The world’s most valuable private jewelery collection will go on display in London from Saturday ahead of what is expected to be a record-breaking £120m charity auction.
The more than 700 items of jewelry collected by the late Austrian billionaire art collector Heidi Horten are on a world tour, taking in New York, Singapore, Taipei and London, in the run-up to a four-part auction at Christie’s in Geneva next month and online. Some of the best pieces will be on public display at the St James’s auction room in central London from Saturday to Wednesday.
The collection includes a white gold diamond Cartier ring set with the Dawn Ruby, the world’s most valuable non-diamond gemstone, which Horten bought for $30.4m (£24.5m) at auction eight years ago. . The rare 25.59-carat “pigeon’s blood” Myanmar ruby is described by the Swiss Gemological Institute as a “unique treasure of nature” and is expected to sell for $15 million to $20 million.
Also up for auction are the Briolette of India, a 90.38-carat colorless diamond cut by jeweler Harry Winston, and a three-strand natural pearl necklace with an 11-carat pink diamond clasp that is estimated to sell for between 7 and 10 million dollars.
In total, the collection is expected to fetch more than $150m (£120m), making it the most valuable jewelery set ever sold at auction, dwarfing the $116m Elizabeth Taylor sold for at 2011 and the $109 million sale of Qatar’s ruler Al. The Thani family in 2019.
Rahul Kadakia, international director of jewelry at Christie’s, described Horten’s treasures as “the collection of a lifetime.”
“From Bulgari to Van Cleef & Arpels, from a small piece of personal memory to the Briolette from India, this is a collector’s dream,” he said.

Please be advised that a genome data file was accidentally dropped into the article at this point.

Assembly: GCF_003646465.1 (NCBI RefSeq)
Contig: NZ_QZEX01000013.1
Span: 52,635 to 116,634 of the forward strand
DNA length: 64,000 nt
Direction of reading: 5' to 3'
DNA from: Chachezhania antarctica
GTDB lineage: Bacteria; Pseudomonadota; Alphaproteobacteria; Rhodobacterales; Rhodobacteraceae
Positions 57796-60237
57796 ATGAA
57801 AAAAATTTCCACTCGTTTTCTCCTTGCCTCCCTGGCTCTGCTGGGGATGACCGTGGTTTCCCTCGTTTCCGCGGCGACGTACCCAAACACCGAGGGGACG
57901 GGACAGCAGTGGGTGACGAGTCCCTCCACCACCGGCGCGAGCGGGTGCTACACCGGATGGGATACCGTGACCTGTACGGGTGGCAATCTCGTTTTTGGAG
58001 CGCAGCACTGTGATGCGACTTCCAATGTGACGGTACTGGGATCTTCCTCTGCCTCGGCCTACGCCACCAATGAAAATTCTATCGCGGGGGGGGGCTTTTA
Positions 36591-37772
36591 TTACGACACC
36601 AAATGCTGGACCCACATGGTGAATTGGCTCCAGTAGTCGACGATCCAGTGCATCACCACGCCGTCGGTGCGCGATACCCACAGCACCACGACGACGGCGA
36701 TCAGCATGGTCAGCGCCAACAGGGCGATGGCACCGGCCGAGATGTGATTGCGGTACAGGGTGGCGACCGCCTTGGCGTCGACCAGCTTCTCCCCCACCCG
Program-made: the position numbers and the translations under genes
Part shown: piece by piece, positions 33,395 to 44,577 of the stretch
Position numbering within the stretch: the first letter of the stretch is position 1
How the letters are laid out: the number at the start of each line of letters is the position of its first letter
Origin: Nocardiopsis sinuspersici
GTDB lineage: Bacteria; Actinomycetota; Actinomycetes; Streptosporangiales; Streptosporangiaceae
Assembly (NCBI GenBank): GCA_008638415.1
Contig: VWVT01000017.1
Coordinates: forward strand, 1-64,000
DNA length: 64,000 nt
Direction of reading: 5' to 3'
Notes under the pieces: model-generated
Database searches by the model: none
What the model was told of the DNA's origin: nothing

Horten, who inherited some £2.7bn when her husband, department store magnate Helmut Horten, died in 1987, died in June 2022 without direct heirs.
Concerns have been raised about the origin of the family fortune, including allegations that Helmut Horten acquired assets from Jews whose property had been confiscated by the Nazis.
A report commissioned by the Horten collection to historians at the University of Würzburg found that he “benefited from the economic circumstances provided by the Nazi state. However, he did not take active steps to put pressure on the Jewish sellers.
All proceeds from the Christie’s sale will go to the Heidi Horten Foundation, which she created in 2020 to fund a public art museum in Vienna to house her vast art collection and fund medical research.
Horten died just days after opening the Heidi Horten Collection museum, which includes pieces by Francis Bacon, Gustav Klimt, Damien Hirst, Egon Schiele and Pablo Picasso.
A keen ice skater in her youth, Horten was a lifelong fan of ice hockey, supporting Austrian team EC-KAC to which she reportedly donated 3 million euros (£2.7 million) a year. The team has named her new stadium in her honor.